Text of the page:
• Speaker 2: Dublin City Council, Greening Strategies,  integration of  nature-based SUDS, and co-benefits. Peter Leonard, Dublin City Council
  • Speaker 3. Adoption of nature-based solutions in the Urban Periphery – local roads and transition zones. Seán Fitzsimons. Clandillon Civil Consulting
  • Speaker 4: Delivering benefits with Nature-based solutions by managing risk of sewer flooding. Michael Goss, Uisce Éireann

Webinar 2: Projects at Detailed Design Stage – Thursday, 11 May

Chair. Finola O’Driscoll, National Transport Authority

  • Speaker 1: Integrating nature-based solutions into Social housing. Padraig O’Gorman, Carlow County Council
  • Speaker 2: Moving from hard engineers solutions to a nature based approach (bioretention) to managing surface water on a primary road in a rural town. N74 TII Project. Alan Costello and Aidan O’Connell, Mott MacDonald
  • Speaker 3: Building nature-based solutions into an active travel project in Glenageary.  Conor Geraghty, DLRCC

Webinar 3: Projects at Construction Stage – Thursday, 18 May

Chair. Stephen O’Malley, Civic Engineers

  • Speaker 1: Rainscapes. Anthony McCloy, McCloys Consulting
  • Speaker 2: In practice – learnings from the UK. Meristem Design | Habib Khan
  • Speaker 3: Retro Fitting the Urban Environment for SUDS. Pilot Project – The North East Inner City Greening Strategy. Gareth Toolan, Dublin City Council
  • Speaker 4: Moving from an eye-sore with surface water management issues using nature-based solutions – a simple example for Local Authorities. Padraig O’Gorman, Carlow County Council

Webinar 4: Maintenance and Lessons Learnt – Thursday, 25 May

Chair. Adrian Conway*, ex Dublin City Council

Next steps: Averil Gannon, Department of Housing, Local Government and Heritage

  • Speaker 1: Emerging considerations on the adoption from NBS. An example from the N4 Collooney to Castlebaldwin, Sligo. Seán Fitzsimons. Clandillon Civil Consulting
  • Speaker 2: Maintenance considerations from the Cardiff experience. Some top tips! Ian Titherington, Senior Policy Adviser – Sustainable Drainage, Welsh Government.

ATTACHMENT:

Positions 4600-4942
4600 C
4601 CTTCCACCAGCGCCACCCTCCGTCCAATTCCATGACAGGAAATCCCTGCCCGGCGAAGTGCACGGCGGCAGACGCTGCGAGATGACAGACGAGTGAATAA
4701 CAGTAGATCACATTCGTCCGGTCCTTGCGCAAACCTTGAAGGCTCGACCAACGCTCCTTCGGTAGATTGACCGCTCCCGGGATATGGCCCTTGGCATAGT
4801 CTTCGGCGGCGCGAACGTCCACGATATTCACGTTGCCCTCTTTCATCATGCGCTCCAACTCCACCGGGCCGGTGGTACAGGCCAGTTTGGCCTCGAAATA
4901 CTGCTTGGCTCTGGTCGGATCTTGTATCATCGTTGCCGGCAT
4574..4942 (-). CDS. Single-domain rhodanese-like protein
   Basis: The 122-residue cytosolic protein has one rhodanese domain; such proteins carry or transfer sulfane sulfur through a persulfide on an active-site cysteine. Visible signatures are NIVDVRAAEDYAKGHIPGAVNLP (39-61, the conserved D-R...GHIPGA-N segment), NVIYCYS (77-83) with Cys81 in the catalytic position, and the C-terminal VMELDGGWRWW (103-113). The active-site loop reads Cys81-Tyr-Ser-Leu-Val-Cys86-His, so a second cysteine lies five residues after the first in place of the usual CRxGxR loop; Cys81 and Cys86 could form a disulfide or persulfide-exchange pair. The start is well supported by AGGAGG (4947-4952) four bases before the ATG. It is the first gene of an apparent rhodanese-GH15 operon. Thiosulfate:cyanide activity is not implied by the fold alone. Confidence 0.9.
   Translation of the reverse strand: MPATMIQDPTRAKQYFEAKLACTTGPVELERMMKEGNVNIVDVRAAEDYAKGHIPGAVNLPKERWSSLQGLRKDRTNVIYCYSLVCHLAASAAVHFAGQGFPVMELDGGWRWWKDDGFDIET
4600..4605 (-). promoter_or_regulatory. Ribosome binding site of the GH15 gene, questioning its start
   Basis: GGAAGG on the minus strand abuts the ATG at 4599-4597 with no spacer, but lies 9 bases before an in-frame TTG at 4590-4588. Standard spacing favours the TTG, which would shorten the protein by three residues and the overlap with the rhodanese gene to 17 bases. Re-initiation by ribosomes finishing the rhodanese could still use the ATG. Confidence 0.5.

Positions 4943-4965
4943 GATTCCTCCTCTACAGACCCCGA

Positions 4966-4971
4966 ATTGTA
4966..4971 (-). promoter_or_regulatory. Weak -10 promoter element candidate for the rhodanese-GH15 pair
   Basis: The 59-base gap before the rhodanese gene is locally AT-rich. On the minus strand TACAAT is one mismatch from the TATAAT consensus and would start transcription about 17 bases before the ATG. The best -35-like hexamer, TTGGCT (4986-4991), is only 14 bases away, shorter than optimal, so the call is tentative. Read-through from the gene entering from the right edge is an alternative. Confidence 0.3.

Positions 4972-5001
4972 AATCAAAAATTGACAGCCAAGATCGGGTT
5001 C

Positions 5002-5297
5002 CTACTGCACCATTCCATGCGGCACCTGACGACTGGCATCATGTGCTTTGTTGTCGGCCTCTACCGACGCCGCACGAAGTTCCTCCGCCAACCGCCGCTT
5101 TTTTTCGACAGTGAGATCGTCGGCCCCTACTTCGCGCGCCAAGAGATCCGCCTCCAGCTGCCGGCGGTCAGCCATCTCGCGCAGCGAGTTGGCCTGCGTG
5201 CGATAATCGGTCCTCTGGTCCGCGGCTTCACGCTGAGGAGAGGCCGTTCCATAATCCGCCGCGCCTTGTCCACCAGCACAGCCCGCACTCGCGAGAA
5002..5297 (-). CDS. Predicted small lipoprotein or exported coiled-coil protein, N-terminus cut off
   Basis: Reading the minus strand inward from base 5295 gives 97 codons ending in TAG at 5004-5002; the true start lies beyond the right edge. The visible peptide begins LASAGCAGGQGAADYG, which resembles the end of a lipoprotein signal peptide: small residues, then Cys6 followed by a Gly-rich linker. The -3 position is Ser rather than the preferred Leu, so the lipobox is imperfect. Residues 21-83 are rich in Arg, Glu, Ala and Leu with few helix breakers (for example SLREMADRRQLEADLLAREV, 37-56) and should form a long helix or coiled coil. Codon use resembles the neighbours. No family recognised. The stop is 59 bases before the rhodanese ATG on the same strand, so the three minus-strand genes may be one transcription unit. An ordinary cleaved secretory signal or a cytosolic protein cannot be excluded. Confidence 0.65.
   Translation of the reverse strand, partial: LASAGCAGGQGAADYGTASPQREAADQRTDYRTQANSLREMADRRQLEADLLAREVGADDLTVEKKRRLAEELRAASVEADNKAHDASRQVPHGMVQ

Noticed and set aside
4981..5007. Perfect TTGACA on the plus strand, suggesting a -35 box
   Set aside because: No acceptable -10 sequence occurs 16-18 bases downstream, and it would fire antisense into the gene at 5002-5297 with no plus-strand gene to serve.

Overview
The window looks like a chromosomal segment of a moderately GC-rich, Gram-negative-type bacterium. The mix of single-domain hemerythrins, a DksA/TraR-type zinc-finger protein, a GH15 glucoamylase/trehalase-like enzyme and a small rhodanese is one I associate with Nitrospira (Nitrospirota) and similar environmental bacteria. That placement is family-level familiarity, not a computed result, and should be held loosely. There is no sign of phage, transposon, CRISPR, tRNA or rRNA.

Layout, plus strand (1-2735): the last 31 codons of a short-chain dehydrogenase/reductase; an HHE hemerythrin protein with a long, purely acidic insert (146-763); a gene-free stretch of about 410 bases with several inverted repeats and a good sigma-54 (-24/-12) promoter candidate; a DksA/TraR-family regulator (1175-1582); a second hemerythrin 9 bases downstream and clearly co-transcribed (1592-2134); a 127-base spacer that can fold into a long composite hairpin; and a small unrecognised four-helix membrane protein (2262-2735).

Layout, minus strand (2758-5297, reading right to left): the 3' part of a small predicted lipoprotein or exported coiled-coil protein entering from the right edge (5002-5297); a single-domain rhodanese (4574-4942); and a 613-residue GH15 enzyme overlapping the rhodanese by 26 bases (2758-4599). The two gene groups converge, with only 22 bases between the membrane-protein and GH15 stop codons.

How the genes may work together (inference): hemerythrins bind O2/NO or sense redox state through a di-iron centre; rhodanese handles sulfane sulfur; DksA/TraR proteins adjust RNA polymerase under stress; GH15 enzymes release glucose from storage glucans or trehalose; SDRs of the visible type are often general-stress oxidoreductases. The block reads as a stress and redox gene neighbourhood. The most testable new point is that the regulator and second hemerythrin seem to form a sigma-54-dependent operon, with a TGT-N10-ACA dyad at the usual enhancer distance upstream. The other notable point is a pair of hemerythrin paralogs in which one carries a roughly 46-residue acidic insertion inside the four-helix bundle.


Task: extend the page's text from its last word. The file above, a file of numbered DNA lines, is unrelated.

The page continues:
• Speaker 3: Plants and landscaping. What, where and when. Isla Jackson, Civic Engineers

*Lead author on – Nature-based Solutions to the Management of Rainwater and Surface Water Runoff in Urban Areas – Best Practice Interim Guidance Document (

Learn more:

Register in advance for this webinar series

Nature-based Catchment Management – working with nature to benefit biodiversity, water and the climate – –

Who is involved?

Quite simply, everyone in Ireland has a role to play. This can be from something as simple as making sure you don’t pollute your local stream, or a local community working together to establish a Rivers Trust to enhance the rivers and lakes in their area, to a Government Department or Agency helping a Minister implement a new policy to help protect and enhance all our water bodies.

This website has been developed and is maintained by the Environmental Protection Agency, and is a collaboration between the Department of Housing, Planning and Local Government, the Environmental Protection Agency, and the Local Authority Waters Programme.


Local Authority Waters Programme

The Local Authority Waters Programme coordinates the efforts of local authorities and other public bodies in the implementation of the River Basin Management Plan, and supports local community and stakeholder involvement in managing our natural waters, for everyone’s benefit.


Environmental Protection Agency

The EPA is responsible for coordinating the monitoring, assessment and reporting on the status of our 4,842 water bodies, looking at trends and changes, determining which waterbodies are at risk and what could be causing this, and drafting environmental objectives for each.


Department of Housing, Local Government and Heritage

The Department is responsible for making sure that the right policies, regulations and resources are in place to implement the Water Framework Directive, and developing a River Basin Management Plan and Programme of Measures to protect and restore our waters.